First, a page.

Gay divorce approved for second time in Israel's history

Court sidesteps issue of gay marriage since not clear Israeli law could recognize it.

Gay Pride flags 370 (photo credit: Ronen Zvulun / Reuters)
Gay Pride flags 370
(photo credit: Ronen Zvulun / Reuters)
Tel Aviv Family Court Judge Naftali Shilo handed down the second court decision in the country’s history approving the divorce of a homosexual couple, on Monday.
In December 2012, a three judge panel of Yehezkel Eliyahu, Amit Kama and Uzi Even, also of the Tel Aviv Family Court, handed down the first such decision.
Their decision set no binding precedent, and the issue had not been ruled on since.
“It is important because with no binding precedent, another decision in this spirit plus additional such decisions can start to create more of a clear trend,” said Professor Ruth Halperin- Kaddari, head of the Rackman Center for the Advancement of the Status of Women.
The names of the couples are under a gag order.
There was, however, a question that preceded the approval of a gay divorce: by doing so, one might acknowledge gay marriage. Shilo took a conservative legal route to arrive at his conclusion.
Halperin-Kaddari said that the court’s decision showed a somewhat greater “hesitation,” in that the court did not simultaneously recognize the couples’ gay marriage in order to approve their divorce.
Rather, the court said that it would sidestep the issue of gay marriage since it was not clear that Israeli law could recognize it, and that it was approving the divorce by merely ordering the Registrar to strike the couple’s married status from its list.
The court said that its main concern was that the law needed to provide a way for the couple to get divorced.
Since it was unclear whether the foreign country where they were originally married, or the rabbinical courts, would even hear the issue, the practical resolution, of removing them from the Registrar’s list of married couples, rested with the Israeli civil courts.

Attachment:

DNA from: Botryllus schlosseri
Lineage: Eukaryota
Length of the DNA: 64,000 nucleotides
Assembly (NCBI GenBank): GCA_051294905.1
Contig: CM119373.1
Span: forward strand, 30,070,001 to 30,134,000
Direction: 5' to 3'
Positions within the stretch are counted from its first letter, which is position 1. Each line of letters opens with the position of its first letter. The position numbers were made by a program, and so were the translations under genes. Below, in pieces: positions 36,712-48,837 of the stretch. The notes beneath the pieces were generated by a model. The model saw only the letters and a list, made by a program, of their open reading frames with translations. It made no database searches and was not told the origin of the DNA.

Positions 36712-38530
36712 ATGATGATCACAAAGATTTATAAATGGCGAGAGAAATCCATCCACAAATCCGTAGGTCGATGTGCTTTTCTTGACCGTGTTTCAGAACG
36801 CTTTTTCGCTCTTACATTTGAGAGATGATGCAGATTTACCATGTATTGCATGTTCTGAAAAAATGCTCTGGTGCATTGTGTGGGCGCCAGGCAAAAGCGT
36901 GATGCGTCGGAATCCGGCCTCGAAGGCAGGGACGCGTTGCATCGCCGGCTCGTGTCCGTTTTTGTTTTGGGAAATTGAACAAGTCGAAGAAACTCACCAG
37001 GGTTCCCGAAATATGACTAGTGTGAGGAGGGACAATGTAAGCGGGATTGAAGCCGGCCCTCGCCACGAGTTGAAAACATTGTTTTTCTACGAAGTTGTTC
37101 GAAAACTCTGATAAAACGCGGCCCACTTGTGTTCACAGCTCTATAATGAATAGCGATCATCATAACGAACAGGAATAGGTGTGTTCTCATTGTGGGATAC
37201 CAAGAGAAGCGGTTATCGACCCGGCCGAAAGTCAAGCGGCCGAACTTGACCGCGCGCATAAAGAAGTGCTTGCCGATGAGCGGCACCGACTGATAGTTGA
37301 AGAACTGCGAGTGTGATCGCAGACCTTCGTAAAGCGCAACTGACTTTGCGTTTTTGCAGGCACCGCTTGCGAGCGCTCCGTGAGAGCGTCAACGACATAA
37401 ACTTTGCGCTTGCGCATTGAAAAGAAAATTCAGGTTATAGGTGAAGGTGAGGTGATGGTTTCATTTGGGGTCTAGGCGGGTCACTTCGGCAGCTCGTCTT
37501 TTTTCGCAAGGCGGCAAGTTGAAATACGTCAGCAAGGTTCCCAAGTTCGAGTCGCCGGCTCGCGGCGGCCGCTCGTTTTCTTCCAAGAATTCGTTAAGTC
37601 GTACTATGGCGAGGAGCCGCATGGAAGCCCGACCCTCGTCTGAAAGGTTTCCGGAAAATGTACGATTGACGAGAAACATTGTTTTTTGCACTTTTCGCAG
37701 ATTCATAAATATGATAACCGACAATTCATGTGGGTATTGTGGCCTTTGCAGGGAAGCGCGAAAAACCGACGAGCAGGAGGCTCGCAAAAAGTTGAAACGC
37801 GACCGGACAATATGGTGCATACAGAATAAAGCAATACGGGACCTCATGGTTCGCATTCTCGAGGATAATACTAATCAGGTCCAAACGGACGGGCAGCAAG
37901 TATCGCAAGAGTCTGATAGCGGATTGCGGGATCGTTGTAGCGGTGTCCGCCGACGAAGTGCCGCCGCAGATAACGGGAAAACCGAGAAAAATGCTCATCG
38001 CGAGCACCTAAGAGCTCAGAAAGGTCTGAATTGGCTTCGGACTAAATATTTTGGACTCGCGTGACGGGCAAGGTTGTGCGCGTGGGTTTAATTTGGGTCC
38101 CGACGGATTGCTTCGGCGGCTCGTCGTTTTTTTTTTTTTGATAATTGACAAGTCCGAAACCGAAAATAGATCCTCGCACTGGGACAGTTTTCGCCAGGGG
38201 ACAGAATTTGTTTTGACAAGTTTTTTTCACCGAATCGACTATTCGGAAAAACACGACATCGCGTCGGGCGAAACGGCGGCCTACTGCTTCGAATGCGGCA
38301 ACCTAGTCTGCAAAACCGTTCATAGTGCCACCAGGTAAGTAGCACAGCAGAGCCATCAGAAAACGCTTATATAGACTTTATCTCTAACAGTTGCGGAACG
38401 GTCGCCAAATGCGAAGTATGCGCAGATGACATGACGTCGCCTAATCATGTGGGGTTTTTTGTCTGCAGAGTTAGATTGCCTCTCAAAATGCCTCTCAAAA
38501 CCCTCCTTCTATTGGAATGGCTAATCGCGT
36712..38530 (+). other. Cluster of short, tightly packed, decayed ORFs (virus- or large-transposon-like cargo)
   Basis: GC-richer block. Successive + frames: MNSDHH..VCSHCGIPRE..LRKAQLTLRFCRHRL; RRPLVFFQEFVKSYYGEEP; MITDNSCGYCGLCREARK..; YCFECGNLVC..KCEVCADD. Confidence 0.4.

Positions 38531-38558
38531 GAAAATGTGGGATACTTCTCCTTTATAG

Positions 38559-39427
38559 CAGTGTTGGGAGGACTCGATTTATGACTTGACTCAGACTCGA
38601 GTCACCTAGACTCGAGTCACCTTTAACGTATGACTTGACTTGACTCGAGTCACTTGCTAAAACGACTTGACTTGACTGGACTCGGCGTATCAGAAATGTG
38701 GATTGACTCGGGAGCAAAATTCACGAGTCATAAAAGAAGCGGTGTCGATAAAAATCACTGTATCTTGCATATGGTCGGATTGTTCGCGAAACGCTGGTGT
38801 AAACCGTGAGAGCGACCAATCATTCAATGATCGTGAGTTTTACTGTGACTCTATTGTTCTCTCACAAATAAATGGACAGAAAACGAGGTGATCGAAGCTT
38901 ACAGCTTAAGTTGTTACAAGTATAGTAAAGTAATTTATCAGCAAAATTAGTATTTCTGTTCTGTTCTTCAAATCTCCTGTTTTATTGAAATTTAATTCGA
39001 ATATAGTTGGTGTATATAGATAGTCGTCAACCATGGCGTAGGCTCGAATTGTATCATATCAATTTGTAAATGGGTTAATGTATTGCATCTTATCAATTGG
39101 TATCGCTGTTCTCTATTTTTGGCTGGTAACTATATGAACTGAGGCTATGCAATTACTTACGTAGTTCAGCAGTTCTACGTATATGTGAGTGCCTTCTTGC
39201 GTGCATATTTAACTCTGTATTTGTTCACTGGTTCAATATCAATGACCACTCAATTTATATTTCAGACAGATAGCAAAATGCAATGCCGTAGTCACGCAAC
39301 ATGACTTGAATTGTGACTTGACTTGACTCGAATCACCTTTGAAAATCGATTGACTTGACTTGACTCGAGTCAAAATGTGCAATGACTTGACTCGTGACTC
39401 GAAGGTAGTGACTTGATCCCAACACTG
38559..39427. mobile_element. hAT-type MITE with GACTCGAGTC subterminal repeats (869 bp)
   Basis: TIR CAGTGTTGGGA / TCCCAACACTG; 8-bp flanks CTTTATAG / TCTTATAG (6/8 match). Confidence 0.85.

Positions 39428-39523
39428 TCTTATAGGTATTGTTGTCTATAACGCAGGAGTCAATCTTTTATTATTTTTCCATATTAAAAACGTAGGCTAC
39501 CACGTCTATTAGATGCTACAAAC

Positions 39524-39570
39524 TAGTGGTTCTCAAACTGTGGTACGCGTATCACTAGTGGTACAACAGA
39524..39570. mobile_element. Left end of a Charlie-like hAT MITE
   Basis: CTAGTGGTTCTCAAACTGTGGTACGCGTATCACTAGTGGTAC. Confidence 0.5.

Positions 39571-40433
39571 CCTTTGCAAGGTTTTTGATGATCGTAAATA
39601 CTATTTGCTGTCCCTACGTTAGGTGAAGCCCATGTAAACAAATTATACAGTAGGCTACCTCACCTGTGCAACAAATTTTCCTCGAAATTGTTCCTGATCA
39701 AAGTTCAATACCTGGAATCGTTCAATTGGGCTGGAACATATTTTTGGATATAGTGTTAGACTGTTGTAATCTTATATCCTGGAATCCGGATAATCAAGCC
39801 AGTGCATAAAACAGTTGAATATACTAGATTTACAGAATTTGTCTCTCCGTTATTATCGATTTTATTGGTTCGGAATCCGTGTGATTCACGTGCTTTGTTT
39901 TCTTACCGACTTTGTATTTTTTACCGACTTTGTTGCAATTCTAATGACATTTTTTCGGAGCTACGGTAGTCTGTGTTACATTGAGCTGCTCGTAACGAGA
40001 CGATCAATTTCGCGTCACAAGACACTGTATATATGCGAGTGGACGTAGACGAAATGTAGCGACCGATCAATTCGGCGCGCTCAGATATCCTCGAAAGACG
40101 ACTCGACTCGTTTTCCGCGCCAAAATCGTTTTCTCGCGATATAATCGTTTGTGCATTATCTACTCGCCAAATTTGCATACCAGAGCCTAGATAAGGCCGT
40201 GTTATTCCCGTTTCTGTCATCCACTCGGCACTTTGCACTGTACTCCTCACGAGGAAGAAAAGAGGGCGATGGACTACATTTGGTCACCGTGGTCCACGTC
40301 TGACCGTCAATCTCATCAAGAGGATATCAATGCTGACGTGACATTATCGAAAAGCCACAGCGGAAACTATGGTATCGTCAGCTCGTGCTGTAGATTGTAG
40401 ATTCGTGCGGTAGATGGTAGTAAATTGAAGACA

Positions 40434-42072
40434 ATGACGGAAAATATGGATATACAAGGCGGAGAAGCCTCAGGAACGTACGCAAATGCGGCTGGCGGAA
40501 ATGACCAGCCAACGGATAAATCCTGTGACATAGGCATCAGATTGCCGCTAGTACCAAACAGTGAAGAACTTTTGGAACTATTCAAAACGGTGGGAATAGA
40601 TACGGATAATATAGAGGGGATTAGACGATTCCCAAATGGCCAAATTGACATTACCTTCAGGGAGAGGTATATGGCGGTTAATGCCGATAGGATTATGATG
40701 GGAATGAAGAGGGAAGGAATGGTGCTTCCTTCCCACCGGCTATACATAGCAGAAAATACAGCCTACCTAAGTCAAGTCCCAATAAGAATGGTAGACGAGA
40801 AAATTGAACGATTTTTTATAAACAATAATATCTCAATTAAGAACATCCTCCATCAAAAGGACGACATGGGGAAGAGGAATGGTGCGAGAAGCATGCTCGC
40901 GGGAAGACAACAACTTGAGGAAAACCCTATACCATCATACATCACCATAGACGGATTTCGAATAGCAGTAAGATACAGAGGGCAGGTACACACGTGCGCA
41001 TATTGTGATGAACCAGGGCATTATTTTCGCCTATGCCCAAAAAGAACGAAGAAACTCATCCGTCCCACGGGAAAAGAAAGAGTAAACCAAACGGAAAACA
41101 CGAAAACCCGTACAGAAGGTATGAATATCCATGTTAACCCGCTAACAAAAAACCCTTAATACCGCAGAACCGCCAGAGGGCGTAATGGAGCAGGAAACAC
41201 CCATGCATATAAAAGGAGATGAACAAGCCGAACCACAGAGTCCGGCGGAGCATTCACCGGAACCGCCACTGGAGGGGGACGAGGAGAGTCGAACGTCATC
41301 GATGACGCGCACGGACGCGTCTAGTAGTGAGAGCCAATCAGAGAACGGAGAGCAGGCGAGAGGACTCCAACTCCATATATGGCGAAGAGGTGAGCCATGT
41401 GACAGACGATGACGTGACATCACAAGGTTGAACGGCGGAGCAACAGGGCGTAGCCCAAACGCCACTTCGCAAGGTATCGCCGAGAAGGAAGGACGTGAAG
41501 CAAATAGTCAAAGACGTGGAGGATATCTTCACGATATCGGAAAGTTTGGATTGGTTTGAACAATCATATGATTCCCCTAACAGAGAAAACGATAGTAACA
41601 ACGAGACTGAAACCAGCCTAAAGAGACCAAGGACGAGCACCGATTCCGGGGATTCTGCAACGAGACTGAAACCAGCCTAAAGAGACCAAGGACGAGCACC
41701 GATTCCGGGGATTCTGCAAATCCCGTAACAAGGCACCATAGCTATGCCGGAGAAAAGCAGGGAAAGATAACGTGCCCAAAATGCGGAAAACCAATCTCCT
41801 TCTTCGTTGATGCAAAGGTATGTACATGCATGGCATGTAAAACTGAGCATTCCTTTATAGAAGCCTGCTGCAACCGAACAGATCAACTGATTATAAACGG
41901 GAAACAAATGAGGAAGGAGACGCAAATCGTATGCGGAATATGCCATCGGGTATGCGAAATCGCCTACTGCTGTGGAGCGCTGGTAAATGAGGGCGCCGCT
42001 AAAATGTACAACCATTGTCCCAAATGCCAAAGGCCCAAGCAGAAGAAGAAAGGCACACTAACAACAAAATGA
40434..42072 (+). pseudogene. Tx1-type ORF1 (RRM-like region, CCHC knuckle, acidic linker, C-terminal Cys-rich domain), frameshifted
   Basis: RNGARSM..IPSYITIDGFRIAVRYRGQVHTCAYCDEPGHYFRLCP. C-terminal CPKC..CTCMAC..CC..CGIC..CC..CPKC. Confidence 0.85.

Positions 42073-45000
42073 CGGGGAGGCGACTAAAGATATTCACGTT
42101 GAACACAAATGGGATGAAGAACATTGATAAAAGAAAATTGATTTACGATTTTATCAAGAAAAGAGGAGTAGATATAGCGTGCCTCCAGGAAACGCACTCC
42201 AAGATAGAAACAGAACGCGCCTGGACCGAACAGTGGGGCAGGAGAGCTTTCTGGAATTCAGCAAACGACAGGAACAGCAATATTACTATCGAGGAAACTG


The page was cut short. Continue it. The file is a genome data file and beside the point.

The court said, therefore, it was giving a declarative order for the Registrar to remove them, without formally recognizing their marriage, other than the fact that they had been registered.
Both of the court decisions quoted Halperin-Kaddari as having fleshed out the theory that the Israeli civil courts obtain “residual” jurisdiction of the issue, by the failure of the other competing jurisdictions to contemplate the issue at all.
The court focused heavily on the procedural issue that gay couples must go through in order to get their divorces approved, but Halperin-Kaddari said that this part of the court’s opinion was “a fiction, and was more forced.”
The court said “it does not recognize gay marriage, but also gives declarative relief.”
She said that this distinction from the court was essentially a “purely legal question with little real world significance inside Israel” and that the existence of a certain number of gay married persons in Israel made such legal fine points obsolete.
In December 2012, Eliyahu wrote that the court approved the gay divorce since the registration of the marriage showed recognition of the marriage, and that recognizing the right to divorce was merely part of recognizing rights that sprang from the marriage.
Both court rulings relied on the High Court of Justice’s Ben- Ari case.
In that case, the court ordered the official population registrar to register five homosexual couples who had been married in Canada as married, instead of single.
Eliyahu said that it was inconceivable that the courts would permit a homosexual couple to get married and then prevent that couple from dissolving the marriage, thus remaining trapped together.
The court stated that such a result would violate fundamental rights and liberties of the individual, underlying the basic laws, as well as the state’s basic values of justice and equality.
In other words, approving divorce was “just the other side of the coin” of having permitted homosexual marriage.